Panjiim to Povorim 7 km
Panjiim to Vasco De Gama 25 km
Day trips around Goa beaches 25 km
Train Station to Hotel in Bangalore 5 km
As planned, we haven’t done much cycling since we put our bikes on the roof rack of the big white taxi. And that’s ok – we needed to spend some non-road time in India and did not want to do a lot more beach time.
We found the solution in Panjiim (capital of Goa) where we stayed for ten days at two separate guesthouses broken up by a week at Angel’s Resort, in Povarim (only 5 or so km from Panjiim). Panjiim was a great way to get a city fix, where we walked around in the old section (the latin quarter) looking at the old Portuguese architecture. We took in a city-wide street photography exhibit and rejoiced in finding a pedestrian friendly (relatively speaking) Indian city with lots of restaurants (Goan, Indian and western) and ate back any possible weight loss. With gusto — as we usually do (oh sigh).
We took the overnight train (15 hours) from Panjiim to Bangalore the night before last and we’re now getting bike boxes, packing up and arranging transport to Chennai.
The last few days of a trip are always marked with nostalgia for me, largely I think because we travel for so long our time away becomes large episodes in our lives. This morning Ian and I braved the Bangalore traffic to walk to a bike store for our bike boxes and as we negotiated our way home through the cows, goats and auto rickshaws I felt a huge affection for Ian as I recalled other similar walks, struggling to walk with the empty bike box, in many cities around the world. I feel grateful that we are both so happy to be going home to France and our friends there.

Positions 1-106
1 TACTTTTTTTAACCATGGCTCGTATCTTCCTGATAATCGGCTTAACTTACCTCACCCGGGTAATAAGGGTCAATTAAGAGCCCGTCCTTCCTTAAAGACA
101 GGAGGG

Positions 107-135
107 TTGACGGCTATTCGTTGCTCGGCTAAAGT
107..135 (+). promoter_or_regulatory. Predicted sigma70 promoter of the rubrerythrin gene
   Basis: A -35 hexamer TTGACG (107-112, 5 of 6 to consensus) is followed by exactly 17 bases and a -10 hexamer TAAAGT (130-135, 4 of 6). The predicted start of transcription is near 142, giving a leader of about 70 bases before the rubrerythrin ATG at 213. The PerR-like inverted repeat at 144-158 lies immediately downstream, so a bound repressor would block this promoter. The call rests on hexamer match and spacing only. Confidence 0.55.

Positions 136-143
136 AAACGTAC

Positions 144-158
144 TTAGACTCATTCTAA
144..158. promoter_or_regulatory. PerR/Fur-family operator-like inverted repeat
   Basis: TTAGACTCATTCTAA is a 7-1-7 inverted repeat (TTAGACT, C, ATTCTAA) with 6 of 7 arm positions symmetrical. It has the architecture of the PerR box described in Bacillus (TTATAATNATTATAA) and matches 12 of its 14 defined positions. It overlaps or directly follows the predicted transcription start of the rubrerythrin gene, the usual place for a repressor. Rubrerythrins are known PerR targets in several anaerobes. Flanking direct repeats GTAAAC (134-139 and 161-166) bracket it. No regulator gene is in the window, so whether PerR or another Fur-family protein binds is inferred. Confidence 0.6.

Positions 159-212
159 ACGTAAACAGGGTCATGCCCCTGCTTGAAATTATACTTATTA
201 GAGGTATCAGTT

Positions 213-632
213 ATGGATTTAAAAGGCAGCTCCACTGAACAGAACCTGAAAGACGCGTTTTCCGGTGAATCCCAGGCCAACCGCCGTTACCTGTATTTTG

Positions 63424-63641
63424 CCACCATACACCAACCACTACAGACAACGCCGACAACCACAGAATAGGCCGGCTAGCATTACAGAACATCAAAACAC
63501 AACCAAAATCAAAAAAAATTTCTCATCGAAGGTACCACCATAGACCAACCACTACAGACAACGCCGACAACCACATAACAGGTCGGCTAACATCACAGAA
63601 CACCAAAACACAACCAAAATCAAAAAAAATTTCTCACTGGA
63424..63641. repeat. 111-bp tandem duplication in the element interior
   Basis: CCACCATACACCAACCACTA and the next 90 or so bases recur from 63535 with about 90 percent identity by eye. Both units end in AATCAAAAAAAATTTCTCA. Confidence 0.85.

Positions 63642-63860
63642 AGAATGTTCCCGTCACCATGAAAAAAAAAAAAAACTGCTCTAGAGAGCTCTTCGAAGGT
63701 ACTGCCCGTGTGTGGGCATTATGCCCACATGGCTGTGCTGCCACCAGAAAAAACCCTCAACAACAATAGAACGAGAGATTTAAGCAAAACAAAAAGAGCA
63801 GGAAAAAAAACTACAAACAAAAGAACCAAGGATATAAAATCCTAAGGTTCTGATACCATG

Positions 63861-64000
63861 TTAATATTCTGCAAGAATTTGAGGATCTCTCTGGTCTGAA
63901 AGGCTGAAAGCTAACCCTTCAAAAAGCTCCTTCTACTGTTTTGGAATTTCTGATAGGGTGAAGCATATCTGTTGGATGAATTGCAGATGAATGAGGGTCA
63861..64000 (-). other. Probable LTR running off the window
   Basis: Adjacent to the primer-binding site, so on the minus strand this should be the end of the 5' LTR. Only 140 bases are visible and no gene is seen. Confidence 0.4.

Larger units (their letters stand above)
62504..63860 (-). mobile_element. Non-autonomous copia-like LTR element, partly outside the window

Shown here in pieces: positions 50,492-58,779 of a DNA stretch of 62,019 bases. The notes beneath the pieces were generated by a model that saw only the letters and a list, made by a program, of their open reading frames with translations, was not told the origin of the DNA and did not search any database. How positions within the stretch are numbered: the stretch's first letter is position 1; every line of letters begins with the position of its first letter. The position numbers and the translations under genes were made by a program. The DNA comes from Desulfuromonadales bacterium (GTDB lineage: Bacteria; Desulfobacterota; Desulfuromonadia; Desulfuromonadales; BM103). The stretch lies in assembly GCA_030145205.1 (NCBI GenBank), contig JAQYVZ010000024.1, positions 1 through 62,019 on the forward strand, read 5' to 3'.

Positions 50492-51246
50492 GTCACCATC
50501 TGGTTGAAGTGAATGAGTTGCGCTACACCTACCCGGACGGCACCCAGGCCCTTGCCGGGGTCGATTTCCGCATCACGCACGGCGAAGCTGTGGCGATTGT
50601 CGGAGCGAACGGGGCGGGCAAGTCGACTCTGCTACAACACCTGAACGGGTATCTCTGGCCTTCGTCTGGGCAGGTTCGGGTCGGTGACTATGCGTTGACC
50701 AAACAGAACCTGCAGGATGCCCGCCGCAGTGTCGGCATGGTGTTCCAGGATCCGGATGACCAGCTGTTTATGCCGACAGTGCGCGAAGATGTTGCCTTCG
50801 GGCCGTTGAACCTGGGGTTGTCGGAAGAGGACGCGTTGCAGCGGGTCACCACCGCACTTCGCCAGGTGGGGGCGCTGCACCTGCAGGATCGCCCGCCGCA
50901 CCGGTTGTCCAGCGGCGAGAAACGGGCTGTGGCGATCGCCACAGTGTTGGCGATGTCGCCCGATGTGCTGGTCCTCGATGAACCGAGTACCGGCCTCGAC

Today that nostalgic feeling is particularly poignant because last night I met up with Anu, the documentation manager that displaced me and the Vancouver-based technical writers I managed for Pivotal back in 2003. During that tumultuous time, Anu spent three month in Vancouver and then I spent three weeks in Bangalore, setting up the ‘remote office’ which eventually, unknown to Anu and I at the time, was to displace the Vancouver office entirely. (There was an astonishing lack of integrity happening at the executive/board level where Vancouver employees were given endless assurances so they would keep working while in reality the board’s only concern was ensuring that the company was well positioned for sale so that majority shareholders could maintain their places in the 1% — (people who earn over 300,000 a year) at the expense of the entire Vancouver team.)
I can’t say I am not bitter about the experience, but I never blamed the Indian team or Anu. I wasn’t sure how I would feel about seeing her again, but having worked that closely with her, I had gotten to know her very well and liked her. I’m happy to say that it was wonderful to meet up with her last night — she lived up to my memories of her. She was the same Anu I had remembered: smart, kind, highly ethical. Her integrity particularly struck me last night as it is in such contrast to the people who were pulling our puppet strings behind the scenes back in the day.